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You have asymmetric, constricted areolas. Ideally, they could be improved with breast implants and periareolar mastopexy.

Ciro Adamo, PhD, MD
Italy Plastic Surgeon
5.0 out of 5 stars 18 reviews


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Hi and thanks for your photo. Your breasts are slightly to the outside and somewhat widely spaced, but otherwise nicely shaped. As others have pointed out you do have nipple herniation and larger areolas. You would benefit from a circumareolar mastopexy for the herniations and to prevent your areolas from getting even larger after placement of an implant ( which will happen)  Another option is fat transfer to your cleavage area to soften  with the use of implants. This is a procedure ( fat transfer to cleavage) I perform frequently with my patients who have little tissue or are "leaned out" in this area. Wishing you well!

Otto Joseph Placik, MD
Chicago Plastic Surgeon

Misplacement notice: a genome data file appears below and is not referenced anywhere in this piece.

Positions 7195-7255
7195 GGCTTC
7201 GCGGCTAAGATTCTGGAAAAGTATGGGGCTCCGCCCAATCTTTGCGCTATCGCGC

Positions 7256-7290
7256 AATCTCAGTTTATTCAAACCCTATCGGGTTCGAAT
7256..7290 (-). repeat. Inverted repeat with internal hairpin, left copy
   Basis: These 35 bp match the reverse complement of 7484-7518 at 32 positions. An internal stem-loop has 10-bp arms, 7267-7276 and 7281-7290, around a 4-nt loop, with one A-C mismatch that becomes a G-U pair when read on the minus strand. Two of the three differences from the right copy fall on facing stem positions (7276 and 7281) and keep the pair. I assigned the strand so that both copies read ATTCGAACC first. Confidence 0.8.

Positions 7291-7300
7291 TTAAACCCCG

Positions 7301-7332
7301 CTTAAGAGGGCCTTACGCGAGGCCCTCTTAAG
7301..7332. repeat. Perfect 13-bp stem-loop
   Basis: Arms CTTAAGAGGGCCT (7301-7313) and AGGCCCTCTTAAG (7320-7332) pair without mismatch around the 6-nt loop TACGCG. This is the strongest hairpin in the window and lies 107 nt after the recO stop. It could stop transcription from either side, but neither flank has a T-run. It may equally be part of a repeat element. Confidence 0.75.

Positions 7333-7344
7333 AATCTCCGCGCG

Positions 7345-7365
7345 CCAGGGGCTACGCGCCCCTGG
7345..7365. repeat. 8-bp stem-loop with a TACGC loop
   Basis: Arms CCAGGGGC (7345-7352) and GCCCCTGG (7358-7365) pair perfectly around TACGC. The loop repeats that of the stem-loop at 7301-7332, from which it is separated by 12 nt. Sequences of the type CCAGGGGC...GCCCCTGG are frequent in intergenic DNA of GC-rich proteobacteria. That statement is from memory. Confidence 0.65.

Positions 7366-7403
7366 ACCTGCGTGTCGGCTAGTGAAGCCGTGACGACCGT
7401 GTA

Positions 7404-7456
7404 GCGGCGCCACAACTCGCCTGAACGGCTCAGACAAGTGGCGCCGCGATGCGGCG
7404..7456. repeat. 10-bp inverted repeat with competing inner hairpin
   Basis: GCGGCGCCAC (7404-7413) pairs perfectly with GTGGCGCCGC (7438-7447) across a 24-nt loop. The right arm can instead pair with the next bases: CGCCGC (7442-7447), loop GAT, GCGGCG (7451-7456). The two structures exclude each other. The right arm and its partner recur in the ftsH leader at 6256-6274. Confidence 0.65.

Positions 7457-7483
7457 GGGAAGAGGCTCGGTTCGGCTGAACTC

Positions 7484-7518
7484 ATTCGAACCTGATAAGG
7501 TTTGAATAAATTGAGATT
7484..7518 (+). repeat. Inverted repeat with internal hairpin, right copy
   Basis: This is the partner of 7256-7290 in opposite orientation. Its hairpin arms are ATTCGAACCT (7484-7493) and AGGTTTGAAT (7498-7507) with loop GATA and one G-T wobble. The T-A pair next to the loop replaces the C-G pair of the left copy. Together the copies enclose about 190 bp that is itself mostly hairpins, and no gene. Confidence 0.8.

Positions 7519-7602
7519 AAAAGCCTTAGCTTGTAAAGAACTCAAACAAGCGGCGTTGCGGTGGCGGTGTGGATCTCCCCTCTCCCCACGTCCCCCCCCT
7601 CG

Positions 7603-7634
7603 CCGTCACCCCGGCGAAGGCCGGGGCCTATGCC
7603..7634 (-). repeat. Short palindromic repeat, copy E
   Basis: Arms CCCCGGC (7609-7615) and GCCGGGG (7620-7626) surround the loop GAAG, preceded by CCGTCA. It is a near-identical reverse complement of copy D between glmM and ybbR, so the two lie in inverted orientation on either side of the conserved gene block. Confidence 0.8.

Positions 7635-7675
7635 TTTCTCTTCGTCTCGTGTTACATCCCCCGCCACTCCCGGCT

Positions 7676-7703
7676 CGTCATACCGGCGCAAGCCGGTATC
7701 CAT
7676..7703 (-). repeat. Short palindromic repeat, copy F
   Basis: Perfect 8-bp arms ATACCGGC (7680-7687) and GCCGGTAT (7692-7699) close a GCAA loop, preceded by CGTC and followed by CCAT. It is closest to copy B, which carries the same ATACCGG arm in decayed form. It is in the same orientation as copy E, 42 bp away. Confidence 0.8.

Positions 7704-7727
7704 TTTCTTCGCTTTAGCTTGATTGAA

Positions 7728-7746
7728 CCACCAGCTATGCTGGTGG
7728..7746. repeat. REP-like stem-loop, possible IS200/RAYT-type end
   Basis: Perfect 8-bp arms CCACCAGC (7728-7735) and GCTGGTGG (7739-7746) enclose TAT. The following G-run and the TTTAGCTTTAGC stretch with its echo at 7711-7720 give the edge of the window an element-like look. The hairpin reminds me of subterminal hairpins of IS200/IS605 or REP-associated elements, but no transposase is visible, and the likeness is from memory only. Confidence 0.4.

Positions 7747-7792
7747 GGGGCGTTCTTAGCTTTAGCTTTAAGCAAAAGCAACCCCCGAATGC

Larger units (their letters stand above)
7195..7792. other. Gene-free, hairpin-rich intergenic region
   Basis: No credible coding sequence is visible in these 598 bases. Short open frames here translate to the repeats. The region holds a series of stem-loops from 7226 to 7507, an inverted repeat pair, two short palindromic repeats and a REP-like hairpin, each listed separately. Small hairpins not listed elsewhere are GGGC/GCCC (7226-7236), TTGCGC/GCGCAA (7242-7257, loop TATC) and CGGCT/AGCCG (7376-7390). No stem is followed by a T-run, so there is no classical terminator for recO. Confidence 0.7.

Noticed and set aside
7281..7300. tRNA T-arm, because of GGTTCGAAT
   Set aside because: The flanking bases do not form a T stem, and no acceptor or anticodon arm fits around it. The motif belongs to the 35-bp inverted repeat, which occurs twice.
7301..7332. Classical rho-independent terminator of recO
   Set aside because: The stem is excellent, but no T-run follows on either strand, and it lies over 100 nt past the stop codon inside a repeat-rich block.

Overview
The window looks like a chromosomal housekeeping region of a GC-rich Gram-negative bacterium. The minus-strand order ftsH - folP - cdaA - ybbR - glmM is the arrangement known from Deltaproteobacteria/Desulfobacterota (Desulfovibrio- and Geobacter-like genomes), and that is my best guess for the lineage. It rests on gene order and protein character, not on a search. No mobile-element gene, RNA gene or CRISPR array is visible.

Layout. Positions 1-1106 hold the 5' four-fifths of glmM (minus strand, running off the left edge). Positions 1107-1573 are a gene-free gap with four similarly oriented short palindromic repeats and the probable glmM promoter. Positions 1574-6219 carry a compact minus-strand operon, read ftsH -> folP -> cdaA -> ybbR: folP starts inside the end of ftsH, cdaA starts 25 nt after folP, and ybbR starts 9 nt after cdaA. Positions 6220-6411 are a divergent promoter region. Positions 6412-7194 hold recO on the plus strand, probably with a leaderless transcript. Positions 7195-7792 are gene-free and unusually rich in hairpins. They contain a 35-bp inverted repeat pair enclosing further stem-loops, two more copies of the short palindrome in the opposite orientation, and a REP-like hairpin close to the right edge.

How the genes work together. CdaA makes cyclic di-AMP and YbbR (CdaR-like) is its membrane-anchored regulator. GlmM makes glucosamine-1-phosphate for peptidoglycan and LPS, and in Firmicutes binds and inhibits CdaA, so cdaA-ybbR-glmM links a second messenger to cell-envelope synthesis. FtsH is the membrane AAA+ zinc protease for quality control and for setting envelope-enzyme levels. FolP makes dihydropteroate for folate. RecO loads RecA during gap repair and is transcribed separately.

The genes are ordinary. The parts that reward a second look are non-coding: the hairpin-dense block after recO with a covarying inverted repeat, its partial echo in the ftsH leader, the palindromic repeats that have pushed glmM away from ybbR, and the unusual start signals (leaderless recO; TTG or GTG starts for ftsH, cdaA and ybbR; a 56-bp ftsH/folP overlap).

4.9 out of 5 stars 86 reviews

Tubular breast

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As others have pointed out, you do not have tubular breast but you do have some herniated nipples.  I would recommend a periarealor incision for your BA.  Good luck.

Tubular breasts

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Typically one would expect a different breast profile with tubular breasts and so I do not think your breasts are tubular.
However, examining your ideal photo and then looking at you pictures, several things come up.
1) Nipple size and position difference. The nipple size in the ideal is very small in relation to the overall size of the breasts. Your nipples are large in relation to the size of your non augmented breasts and are at different heights. In my opinion, you would need a areolar reduction to come closer to your ideal picture.
2) Look at the distance between the nipple and the breast crease as measured straight down in your ideal photo. Looks like quite a large distance when compared to the distance between your nipple and the crease of your breast (relatively short). Unfortunately, something must be done to stretch this skin of the breast to create that distance and at the same time, not stretch the areola (red part of the nipple). Breast augmentation while stretching the skin of the breast would also stretch the areolar skin as much making your nipples appear larger. Again, something must be done to make the breast larger and nipple size smaller relative to overall breast size.